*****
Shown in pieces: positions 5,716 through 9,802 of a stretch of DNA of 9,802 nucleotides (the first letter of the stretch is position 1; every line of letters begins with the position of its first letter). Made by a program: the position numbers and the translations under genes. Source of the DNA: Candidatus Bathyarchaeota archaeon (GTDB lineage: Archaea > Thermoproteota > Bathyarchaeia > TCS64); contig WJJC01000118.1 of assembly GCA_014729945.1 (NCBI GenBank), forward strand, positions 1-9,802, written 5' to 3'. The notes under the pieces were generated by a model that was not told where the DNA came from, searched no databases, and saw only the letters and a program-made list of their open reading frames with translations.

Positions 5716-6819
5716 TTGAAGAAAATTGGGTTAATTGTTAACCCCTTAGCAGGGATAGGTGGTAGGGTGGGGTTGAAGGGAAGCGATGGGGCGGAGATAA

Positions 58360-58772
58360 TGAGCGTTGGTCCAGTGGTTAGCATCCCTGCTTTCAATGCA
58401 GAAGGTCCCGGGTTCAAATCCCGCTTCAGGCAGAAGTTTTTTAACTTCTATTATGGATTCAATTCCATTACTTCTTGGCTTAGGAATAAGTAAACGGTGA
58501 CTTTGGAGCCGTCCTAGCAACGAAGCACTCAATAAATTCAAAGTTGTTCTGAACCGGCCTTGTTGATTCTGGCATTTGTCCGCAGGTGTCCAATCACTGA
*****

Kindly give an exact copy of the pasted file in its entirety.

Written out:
Shown in pieces: positions 5,716 through 9,802 of a stretch of DNA of 9,802 nucleotides (the first letter of the stretch is position 1; every line of letters begins with the position of its first letter). Made by a program: the position numbers and the translations under genes. Source of the DNA: Candidatus Bathyarchaeota archaeon (GTDB lineage: Archaea > Thermoproteota > Bathyarchaeia > TCS64); contig WJJC01000118.1 of assembly GCA_014729945.1 (NCBI GenBank), forward strand, positions 1-9,802, written 5' to 3'. The notes under the pieces were generated by a model that was not told where the DNA came from, searched no databases, and saw only the letters and a program-made list of their open reading frames with translations.

Positions 5716-6819
5716 TTGAAGAAAATTGGGTTAATTGTTAACCCCTTAGCAGGGATAGGTGGTAGGGTGGGGTTGAAGGGAAGCGATGGGGCGGAGATAA

Positions 58360-58772
58360 TGAGCGTTGGTCCAGTGGTTAGCATCCCTGCTTTCAATGCA
58401 GAAGGTCCCGGGTTCAAATCCCGCTTCAGGCAGAAGTTTTTTAACTTCTATTATGGATTCAATTCCATTACTTCTTGGCTTAGGAATAAGTAAACGGTGA
58501 CTTTGGAGCCGTCCTAGCAACGAAGCACTCAATAAATTCAAAGTTGTTCTGAACCGGCCTTGTTGATTCTGGCATTTGTCCGCAGGTGTCCAATCACTGA